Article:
I feel a little weird that this is turning into the daily Field of Microbes report, but that’s probably where everything is headed anyway within the next couple of weeks (if not sooner), so may as well learn to live with it.
In any event, things have changed so much in the last 48 hours that Monday’s prediction that we could see lots of sports played behind closed doors is starting to sound impossibly quaint. Among the latest developments:
- Italy’s Serie A, which has already suspended games through the end of the month, now says it may be forced to truncate or abandon the season altogether, either resorting to a playoff system to determine a winner or giving up on determining a champion altogether.
- The Spanish club Getafe C.F. is refusing to travel to Milan for its scheduled Europa League Round of 16 game against Inter Milan, after Italy was placed on lockdown because of widespread coronavirus infections in Lombardy, where Milan is located. (Europa League and Champions League games in Italy are still on, but set to be played in stadiums empty of fans.) “If we have to lose the tie, we will lose it,” said Getafe president Angel Torres. “I will not be the one to assume any risk. It makes us very emotional, but if it has to be this way, it will be.”
- Today’s scheduled Premier League match between Manchester City and Arsenal has been postponed after it was discovered that the owner of the Greek club Olympiakos, who some Arsenal players had contact with when their teams met in the Europa League on February 27, has tested positive for the new coronavirus. The Wolverhampton Wanderers, meanwhile, will go ahead and travel to Olympiakos to play their Europa League match there under protest, after UEFA refused to postpone the match.
- The Spanish players’ union has called for all La Liga games, currently set to be played in empty stadiums for the rest of the month, to instead be postponed for fear of players getting infected.
- In the U.S., Washington state governor Jay Inslee is expected to announce today a ban on all gatherings of more than 250 people in three counties around Seattle amid a virus outbreak there. The Seattle Mariners are reportedly considering playing their opening two home series in Arizona, but if more cities see outbreaks, merely moving games may become a less viable option.
- The Mid-American and Big West conferences have announced that their basketball tournaments will be closed to fans, and the Ivy League has called its off entirely, as the NCAA continues to be noncommital about how it will handle its tournament set to start next week in multiple cities.
- The Seattle Sounders and San Jose Earthquakes are both in no-large-public-event zones, and they might prefer to postpone games rather than playing them behind closed doors, because nobody watches MLS on TV.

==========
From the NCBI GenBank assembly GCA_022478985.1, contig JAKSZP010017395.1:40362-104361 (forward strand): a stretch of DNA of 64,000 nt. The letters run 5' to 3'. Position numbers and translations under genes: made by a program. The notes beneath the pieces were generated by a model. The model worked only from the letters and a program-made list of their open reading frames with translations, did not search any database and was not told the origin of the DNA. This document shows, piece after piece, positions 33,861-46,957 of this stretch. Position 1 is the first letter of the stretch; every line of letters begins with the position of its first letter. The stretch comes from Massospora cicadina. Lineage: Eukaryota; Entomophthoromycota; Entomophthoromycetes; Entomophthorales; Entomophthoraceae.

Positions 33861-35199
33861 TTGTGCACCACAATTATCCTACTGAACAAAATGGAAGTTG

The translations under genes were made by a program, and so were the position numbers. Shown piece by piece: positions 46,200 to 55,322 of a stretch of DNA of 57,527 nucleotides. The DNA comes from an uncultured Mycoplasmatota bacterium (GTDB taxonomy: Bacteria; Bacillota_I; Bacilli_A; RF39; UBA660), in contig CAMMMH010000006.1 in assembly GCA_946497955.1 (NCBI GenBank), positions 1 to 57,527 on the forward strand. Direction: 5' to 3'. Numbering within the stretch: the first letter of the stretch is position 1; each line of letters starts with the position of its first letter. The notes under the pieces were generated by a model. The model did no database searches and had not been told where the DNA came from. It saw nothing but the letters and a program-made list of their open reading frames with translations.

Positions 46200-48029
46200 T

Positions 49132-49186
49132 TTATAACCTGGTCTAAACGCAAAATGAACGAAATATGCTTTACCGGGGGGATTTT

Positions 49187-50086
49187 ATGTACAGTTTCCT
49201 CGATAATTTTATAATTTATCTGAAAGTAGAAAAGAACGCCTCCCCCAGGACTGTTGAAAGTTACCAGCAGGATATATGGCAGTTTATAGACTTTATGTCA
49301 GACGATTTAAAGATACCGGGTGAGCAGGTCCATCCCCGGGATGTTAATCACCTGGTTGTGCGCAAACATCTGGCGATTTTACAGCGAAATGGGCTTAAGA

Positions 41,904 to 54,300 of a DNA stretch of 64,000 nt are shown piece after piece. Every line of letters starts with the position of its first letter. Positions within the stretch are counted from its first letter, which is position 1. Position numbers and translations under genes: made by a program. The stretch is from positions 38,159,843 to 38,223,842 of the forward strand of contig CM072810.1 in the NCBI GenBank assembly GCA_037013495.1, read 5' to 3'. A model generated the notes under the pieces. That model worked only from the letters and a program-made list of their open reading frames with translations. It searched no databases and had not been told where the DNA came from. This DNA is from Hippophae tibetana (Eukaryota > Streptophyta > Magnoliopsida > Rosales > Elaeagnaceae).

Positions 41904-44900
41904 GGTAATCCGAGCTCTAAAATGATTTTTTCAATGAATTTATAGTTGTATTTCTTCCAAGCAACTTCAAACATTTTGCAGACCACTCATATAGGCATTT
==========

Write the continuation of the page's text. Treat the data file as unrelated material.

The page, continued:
- The NBA still has no idea what it’s going to do, man.
- Las Vegas Raiders owner Mark Davis is planning to invite all 12,000 construction workers to dinner at his new stadium once it’s complete, though that isn’t scheduled to be until August, so maybe staging dinner for 12,000 won’t seem like such a terrible idea by then.
Now, all this could be taken as a sign more of the spread of coronavirus fear than of the actual virus, and there’s some truth to that. However, it’s becoming increasingly clear that if anything, fear is just catching up to the reality: The number of actual infections is almost certainly many, many times the number of confirmed cases, especially in nations like the U.S. where testing has been sporadic at best and impossible to access at worst. And with social distancing measures that slow the spread of the disease the best proven bulwark against an overwhelmed medical system that would cause deaths to skyrocket — closing schools, theaters, and other public places saved St. Louis during the 1918 flu epidemic! — we’re moving very quickly from “maybe some games should be played behind closed doors” to “maybe we need to rethink all major public events until we’ve flattened the curve.”
For those struggling to keep up with the morass of media coverage on this issue — which has been great in places but also terrible in others because the media is currently understaffed, underexperienced, and more prone than ever to making reporting decisions based on clicks and whatever the rich guy who owns the one remaining local news outlet wants — I wrote an article yesterday for Fairness & Accuracy In Reporting on how to read the coronavirus news without scaring yourself too much (or too little). In the 24 hours since, some of it has already begun to seem out of date, but hopefully the rest will still be useful for the next couple of days, which is starting to feel like as far as we can look into the future with any certainty. Stay safe out there, and stay away from crowds as much as possible.